Twenty albums now, and none before like this.
“Itʼs emotional for me, and itʼs personal, and it makes my heart pound, thinking Iʼm going
to be totally exposed here,” says Nanci Griffith, the Grammy-winning singer-songwriter
and Americana Music Association Lifetime Achievement Award winner. Intersection is
not an album of resolution or closure; itʼs an album about difficulties, about anger, about
things that slip away and things that explode.
“Iʼve had a hard life, and I write it down,” Griffith sings on the title track, and that line
serves as a statement of fact and purpose, and as a gentler way to explain her nearshouted
musical exclamation, “Hell no, Iʼm not alright.” Intersection is an examination of
a particularly difficult time for Griffith, fraught with personal bust-ups, with family turmoil,
with hard miles and tears and habits to break. “Sometimes making the best is doing the
worst to yourself,” she sings here.
“At some point, you have to get it out,” she says. “I couldnʼt walk around with the anger.
I didnʼt write these songs to punish anybody. I thought I wrote them to get these things
off my chest. But now Iʼve taken them on the road, and every night when I sing, ʻHell no,
Iʼm not alright,ʼ and I see my audience come to their feet, I understand exactly why I
Itʼs funny what happens with songs. Funny that Griffithʼs personal “hell no” moment –
delivered here in a frenzy that somehow simultaneously recalls Buddy Holly, Pete
Seeger, and The Ramones – can produce a gladdening shock of recognition in audience
members who had bought tickets to hear contemplative Griffith gems like “Love at the
Five and Dime” and “Trouble in the Fields,” or who came to hear her signature versions
of Kate Wolfʼs “Across the Great Divide” or Julie Goldʼs “From a Distance.” “Hell No (Iʼm
Not Alright”) is two minutes and 22 seconds of evangelical brokenness: “Iʼm not okay,
and neither are you and neither are we,” and it applies to people and businesses and
governments, and itʼs high time somebody shouted it to the rafters.
“Everybody seems to have an investment in ʻHell No,ʼ and in ʻIntersectionʼ as well,”
Griffith says. “So many people are at an intersection in their life, with the way the
economy is, with foreclosures and downsizing… For me, Intersection is my musical
That doesnʼt mean Griffith is abandoning her song-sense, or the melodies that spring
from her finger-picked guitar work, arriving distinct yet familiar. Opening track
“Bethlehem Steel” evokes the plaintive beauty of her 1980s works “October Reasons”
and “Julie Anne,” though her subject here is the shuttering of a mighty and iconic
American mill. Griffith wrote the song just after performing at a performing arts center in
Bethlehem, Pa. She pondered the carcass of the mill, and the streets of a town where
Robert De Niro filmed The Deerhunter. “I came off that stage, and wrote ʻBethlehem
Steelʼ in about 20 minutes,” Griffith says. “When that mill closed (in 2003), it was
devastating to the town. And we all lost a piece of America.”
Griffithʼs “Bad Seed” is a cry of anger, a reflection on a parentʼs dismissal, and a
daughterʼs fear. (“Now that Iʼve gone crazy, with no love of my father/ Am I the bad seed
he always said I would be?”) “My father and I have been at odds for 15 years, and ʻBad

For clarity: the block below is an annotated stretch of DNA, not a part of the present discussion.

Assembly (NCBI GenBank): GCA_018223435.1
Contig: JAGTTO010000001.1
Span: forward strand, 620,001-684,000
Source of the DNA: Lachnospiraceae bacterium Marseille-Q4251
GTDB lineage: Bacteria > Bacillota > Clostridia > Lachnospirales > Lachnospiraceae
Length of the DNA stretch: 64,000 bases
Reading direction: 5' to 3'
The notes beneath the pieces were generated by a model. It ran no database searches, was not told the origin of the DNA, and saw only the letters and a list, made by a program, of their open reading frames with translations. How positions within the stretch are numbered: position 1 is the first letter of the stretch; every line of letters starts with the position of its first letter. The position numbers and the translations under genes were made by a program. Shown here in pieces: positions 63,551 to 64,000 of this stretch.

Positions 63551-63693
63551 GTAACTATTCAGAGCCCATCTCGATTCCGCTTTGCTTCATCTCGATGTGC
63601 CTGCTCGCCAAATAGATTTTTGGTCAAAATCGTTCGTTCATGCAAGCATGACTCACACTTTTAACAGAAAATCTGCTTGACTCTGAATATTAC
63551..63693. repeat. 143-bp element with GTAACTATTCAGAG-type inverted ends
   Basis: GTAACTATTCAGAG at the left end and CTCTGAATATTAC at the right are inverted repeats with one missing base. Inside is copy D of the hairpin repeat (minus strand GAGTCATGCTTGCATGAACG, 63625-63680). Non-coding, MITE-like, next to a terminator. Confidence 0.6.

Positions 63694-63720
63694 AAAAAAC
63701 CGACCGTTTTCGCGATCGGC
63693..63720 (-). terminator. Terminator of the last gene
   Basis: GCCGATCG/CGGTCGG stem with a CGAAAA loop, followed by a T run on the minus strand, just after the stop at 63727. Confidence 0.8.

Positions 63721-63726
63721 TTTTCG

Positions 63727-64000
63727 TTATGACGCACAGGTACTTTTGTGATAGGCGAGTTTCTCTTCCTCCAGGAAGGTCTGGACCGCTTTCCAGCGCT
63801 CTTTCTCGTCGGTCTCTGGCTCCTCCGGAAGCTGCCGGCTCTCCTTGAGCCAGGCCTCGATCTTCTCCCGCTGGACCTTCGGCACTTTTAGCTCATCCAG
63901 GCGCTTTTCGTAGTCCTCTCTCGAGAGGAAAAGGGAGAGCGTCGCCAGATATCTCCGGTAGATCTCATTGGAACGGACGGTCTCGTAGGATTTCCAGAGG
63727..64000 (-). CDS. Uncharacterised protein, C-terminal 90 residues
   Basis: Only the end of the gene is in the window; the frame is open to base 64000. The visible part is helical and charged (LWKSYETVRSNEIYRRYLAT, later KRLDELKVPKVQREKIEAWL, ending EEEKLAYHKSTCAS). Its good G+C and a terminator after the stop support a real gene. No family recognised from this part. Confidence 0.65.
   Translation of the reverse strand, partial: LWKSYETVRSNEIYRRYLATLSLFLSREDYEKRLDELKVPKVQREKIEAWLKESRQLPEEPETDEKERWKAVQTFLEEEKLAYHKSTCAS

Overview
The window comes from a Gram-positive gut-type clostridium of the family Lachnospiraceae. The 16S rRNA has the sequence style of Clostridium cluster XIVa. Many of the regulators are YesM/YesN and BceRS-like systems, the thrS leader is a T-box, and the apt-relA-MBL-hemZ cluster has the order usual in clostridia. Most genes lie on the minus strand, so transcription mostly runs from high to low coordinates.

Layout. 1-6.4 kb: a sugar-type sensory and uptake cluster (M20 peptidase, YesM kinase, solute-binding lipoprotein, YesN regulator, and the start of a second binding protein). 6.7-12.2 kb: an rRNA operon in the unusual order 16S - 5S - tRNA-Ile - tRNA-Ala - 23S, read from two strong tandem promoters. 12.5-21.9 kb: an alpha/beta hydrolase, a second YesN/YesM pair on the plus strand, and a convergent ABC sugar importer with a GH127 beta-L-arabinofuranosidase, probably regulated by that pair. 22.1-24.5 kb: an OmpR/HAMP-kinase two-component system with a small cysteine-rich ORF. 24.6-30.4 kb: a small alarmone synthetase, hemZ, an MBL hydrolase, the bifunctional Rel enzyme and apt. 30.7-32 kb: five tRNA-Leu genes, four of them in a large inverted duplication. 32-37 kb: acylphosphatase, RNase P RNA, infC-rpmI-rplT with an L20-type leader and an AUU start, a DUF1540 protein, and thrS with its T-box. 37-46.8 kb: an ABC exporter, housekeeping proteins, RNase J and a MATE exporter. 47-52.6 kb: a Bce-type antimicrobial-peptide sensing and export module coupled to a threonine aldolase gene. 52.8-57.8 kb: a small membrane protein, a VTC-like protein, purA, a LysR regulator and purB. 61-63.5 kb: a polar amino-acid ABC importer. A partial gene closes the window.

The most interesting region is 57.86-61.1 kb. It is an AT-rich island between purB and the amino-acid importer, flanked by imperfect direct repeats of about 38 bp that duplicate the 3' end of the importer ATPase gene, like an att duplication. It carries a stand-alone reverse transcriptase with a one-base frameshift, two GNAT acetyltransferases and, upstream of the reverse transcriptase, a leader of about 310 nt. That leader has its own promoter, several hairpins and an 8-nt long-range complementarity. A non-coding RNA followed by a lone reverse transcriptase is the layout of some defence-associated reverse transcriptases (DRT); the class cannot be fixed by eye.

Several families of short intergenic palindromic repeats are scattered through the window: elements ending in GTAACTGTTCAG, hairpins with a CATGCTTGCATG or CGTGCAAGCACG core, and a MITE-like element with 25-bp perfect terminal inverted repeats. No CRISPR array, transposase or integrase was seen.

Seedʼ is the whole truth,” she says. “And I canʼt wait for him to hear it.”
A small group of musicians banded together at Griffithʼs Nashville home for the making
of Intersection. Multi-instrumentalist Pete Kennedy drove his recording equipment down
from New York City, and he, Griffith, singer-songwriter Maura Kennedy and
percussionist Pat McInerney set about creating the album in an environment devoid of
studio clocks. The four share producer credit, and they made the bulk of the music, with
Eric Brace and Peter Cooper contributing harmonies to a 20th anniversary version of
Griffithʼs “Just Another Morning Here” (first heard on 1991ʼs Late Night Grand Hotel),
Richard Bailey of The Steeldrivers adding banjo to “High on a Mountain Top,” Robbin
Bach singing backing vocals on “Daveyʼs Last Picture,” and the worldʼs most famous
road manager, Phil Kaufman, making his recorded bass debut on “Come On Up,
Mississippi.” The latter song also features Kaufman, Bach, and Bruce MacKay, along
with a childrenʼs choir.
“Iʼm usually quite solitary, just me and my dogs,” Griffith says. “But I spent the summer
of 2011 with my house full of people. It was a great experience for me, to be able to go
downstairs, watch All My Children, go back up and go to work.”
Griffith is beloved as a songwriter but also as someone who unearths othersʼ songs and
brings them to light. In the past, those songs have come from the pens of then-littleknown
writers including Julie Gold, Kate Wolf, Lyle Lovett, Eric Taylor, and Robert Earl
Keen. On Intersection, her choices of outside material were as personally driven as her
Mark Seligerʼs “Never Going Back” could have been written about Griffithʼs uneasy
departure from her native Texas. The late Ron Davies (“Waiting On A Dark Eyed Gal”)
was a close songwriter friend and a companion on dozens of beery afternoons at
Nashvilleʼs Brownʼs Diner, the little joint where Griffith first heard Robbin Bach play the
heartbreaking “Daveyʼs Last Picture.” The album-closing “High On A Mountain Top” is a
spirited hold-to-joy anthem, an emotional high spot at album’s end, and the first song
Griffith has recorded from one of her primary musical heroes, Loretta Lynn. And “If I
Could Only Fly,” written by the late Blaze Foley, was a reminder of losses, of memories,
and of crossroads.
It is those crossroads, those intersections, that are at the center of Griffithʼs latest work.
Twenty albums now, and only one like this, but itʼs funny what happens with songs.
Sometimes making the best is doing the worst to yourself, but sometimes making the
best is singing your truth, even if it makes your heart pound.